Trying to Find a Particular Type of Mexican Cake [moved from MSP]
A few years ago - when I was working in Bloomington - I used to eat at La Mixteca on Portland just south of 494. It was really good Mexican - or at least it was at that time.
They kind of had an on-again, off-again bakery section in the restaurant. It would be there for a few months, then not there, then back again. When they did have the bakery, but only some days, they would have this particular kind of cake that I haven't found anywhere else, and I was wondering if anyone knew where I might find it, or where I could get a recipe for it.
I tried a few times to ask the woman who did the baking what it was called, but I don't think she spoke (much) English, and all I could get out of her was something that sounded like "wheat". It was a sheet cake, about 2.5-3" tall, cut in triangles. It was a _very_ hearty whole-wheat cake, dense and sweet, but not too sweet. And _really_ whole-wheaty - tasted like it would be a really healthy cake, if it weren't so "moist" that it would kind of leave grease stains on the paper bag. No frosting - it seemed to be kind of dusted with wheat bran - almost seemed like they saved the chaff of the wheat and dusted that on top.
So, is that ringing any bells with anyone? I still get a craving for it occasionally, and haven't found it at any of the other Mexican bakeries I've tried.
Any help would be appreciated - thanks in advance.
Sorry - I've never seen anything like this at the bakeries I frequent. But I wonder if it's a Mexican version of those great bran muffins that Supermom's makes...
Did it look anything like a sheet-cake version of the loaf cake shown in this blog?
I found it with a google image search for "pastel de salvado de trigo" (which, Google Translate tells me, is Spanish for "wheat bran cake"). If this lovely picture is close to the remembered cake of your dreams, you could take the picture with you to each Mexican bakery in town. Or show it to every Spanish speaker you meet, in case they know where to find it.
Good guess - and a good-looking cake/bread - but that's not quite what I'm trying to find. This cake had no nuts/fruits/etc. inside - it was very much, texture-wise - like a large, plain, bran muffin. but not quite as sweet, and a bit more "bran-y" than most muffins I've had.
But, using your search terms, I've found something that, at least, _looks_ similar to what I'm after:
The cake at La Mixteca definitely wasn't chocolate, It looked almost exactly like this one, but rectangular and with additional wheat bran on top.
I tried Google to translate that recipe, but it didn't do such a great job with the ingredients. Not sure that "wheat bran" and "oat bran" are the correct translations for the main ingredients - whole wheat flour and oat flour? And where would I buy 4 cups of "cheese smoothie"? I like the directions, though - "mix everything together and microwave for 7 minutes". Doesn't get much easier.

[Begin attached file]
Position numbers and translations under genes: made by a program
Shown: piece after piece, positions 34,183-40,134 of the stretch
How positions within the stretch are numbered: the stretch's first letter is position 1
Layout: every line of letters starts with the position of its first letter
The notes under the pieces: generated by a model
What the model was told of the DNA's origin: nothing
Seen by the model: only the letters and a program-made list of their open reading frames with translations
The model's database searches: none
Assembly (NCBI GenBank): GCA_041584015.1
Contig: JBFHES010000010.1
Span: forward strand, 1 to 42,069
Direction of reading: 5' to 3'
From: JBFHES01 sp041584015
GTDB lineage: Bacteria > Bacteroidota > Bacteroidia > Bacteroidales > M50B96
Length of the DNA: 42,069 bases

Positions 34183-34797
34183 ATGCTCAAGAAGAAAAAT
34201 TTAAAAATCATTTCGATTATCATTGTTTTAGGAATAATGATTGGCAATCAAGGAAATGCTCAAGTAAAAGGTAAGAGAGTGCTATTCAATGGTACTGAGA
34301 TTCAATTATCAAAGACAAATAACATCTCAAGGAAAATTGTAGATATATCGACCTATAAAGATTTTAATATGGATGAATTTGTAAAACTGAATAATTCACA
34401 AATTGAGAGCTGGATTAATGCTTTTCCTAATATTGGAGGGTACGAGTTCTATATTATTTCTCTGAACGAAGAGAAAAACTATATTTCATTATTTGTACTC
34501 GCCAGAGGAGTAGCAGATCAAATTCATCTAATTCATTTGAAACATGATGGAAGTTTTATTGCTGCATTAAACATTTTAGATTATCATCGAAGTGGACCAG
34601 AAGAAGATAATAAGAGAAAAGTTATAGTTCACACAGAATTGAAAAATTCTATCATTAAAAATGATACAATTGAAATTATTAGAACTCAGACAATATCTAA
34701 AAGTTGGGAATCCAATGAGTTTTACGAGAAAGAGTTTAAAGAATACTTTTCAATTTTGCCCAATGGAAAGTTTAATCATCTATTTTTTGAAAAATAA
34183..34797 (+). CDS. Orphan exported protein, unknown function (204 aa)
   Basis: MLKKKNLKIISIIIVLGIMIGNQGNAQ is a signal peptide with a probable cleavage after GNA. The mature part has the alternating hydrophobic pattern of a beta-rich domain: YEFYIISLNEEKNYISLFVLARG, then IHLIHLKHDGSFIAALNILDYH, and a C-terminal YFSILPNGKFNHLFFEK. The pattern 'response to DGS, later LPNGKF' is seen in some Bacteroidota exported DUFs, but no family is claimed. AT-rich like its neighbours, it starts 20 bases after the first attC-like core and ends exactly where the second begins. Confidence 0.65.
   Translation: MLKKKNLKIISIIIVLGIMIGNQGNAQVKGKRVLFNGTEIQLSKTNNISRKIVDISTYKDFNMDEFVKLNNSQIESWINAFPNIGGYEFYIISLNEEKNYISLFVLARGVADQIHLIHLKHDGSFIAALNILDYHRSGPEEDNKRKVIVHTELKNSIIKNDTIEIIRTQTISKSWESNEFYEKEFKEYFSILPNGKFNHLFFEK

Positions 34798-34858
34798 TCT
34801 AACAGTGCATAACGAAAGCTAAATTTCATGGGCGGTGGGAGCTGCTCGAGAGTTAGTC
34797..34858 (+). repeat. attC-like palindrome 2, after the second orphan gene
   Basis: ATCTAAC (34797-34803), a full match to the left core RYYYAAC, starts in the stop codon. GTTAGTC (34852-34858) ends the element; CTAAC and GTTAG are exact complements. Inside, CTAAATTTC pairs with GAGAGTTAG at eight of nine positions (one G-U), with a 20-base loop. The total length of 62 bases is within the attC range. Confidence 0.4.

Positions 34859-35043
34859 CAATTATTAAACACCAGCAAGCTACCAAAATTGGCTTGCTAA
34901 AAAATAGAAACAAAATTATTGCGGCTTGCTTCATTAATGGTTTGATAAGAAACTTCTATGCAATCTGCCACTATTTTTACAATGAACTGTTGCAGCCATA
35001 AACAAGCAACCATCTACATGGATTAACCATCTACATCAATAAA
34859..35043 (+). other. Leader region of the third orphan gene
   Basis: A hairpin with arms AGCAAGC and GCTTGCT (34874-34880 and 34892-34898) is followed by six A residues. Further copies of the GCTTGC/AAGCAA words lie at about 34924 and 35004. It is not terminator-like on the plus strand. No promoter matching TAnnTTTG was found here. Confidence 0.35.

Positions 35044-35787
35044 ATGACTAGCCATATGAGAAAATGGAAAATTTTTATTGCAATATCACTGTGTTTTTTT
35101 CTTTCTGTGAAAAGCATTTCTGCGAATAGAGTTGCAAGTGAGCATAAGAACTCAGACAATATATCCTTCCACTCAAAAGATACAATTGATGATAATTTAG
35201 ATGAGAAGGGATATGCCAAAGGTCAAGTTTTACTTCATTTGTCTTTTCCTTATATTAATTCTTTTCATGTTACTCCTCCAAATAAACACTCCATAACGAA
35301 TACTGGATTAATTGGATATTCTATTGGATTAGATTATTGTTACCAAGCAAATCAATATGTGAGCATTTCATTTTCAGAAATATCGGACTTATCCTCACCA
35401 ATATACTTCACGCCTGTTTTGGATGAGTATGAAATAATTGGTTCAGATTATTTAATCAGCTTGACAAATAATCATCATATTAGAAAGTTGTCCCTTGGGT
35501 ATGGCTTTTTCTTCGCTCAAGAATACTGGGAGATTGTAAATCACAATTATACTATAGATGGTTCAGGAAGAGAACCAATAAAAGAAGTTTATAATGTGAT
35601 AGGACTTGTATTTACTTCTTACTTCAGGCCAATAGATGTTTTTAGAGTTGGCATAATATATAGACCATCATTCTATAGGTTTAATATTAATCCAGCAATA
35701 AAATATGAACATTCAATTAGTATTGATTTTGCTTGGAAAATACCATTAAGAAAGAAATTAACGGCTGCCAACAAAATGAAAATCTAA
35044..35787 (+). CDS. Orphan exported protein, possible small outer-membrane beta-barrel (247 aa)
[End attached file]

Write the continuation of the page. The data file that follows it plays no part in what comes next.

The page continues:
Thanks for the suggestion - getting closer.
Okay - thanks to the search suggestion from AnneInMpls, I believe I've found the cake I was looking for:
It really does seem to be lacking "normal" flour - it's listed under "sin harina" (flourless) in several of the pages I looked at.
Here's a video for a similar cake - it looks like a very rough, dry dough:
I'll need to do a little research to translate a few of the ingredients - does anyone read Mexican recipes? I can get Google to translate "sobre de levadura química hacendado" as either yeast or baking powder, depending on how I group the words.
Thanks again, AnneInMpls for the helpful pointer.
Well, given that quimica = chemical, that more closely corresponds to baking powder (a quick chemical reaction) than yeast (a slower reacting micro-organism). Also, given the context of the rest of the recipe - there's no kneading to develop gluten, no rising or resting time like you have for yeast, and the relatively short bake time - looks like a quickbread type recipe to me that's calling for baking powder, not yeast (granted, my Spanish is a little rusty and I haven't had reason to bust it out in the last few years - but I'm pretty confident on this one).
Yeah - that's the gist I was getting from it, too. But how much is a "packet"/"envelope",
Also, as far as I can tell, the unit of measurement is a glass Nutella (Noccilla/Nocilla) jar?
I'll use DuchessNukem's suggestion and post it somewhere more general. I get the basic idea of the recipe - the video I pointed to earlier helped with a few things - but I fear there might be some things I'm not quite grasping.
I did find a recipe and gave it a try - the English translation, discussion, and results are here:
The cake ended up tasting very close to what I was looking for, and with a few tweaks, I think it will make a reasonable substitute...
Thanks for everyone's help.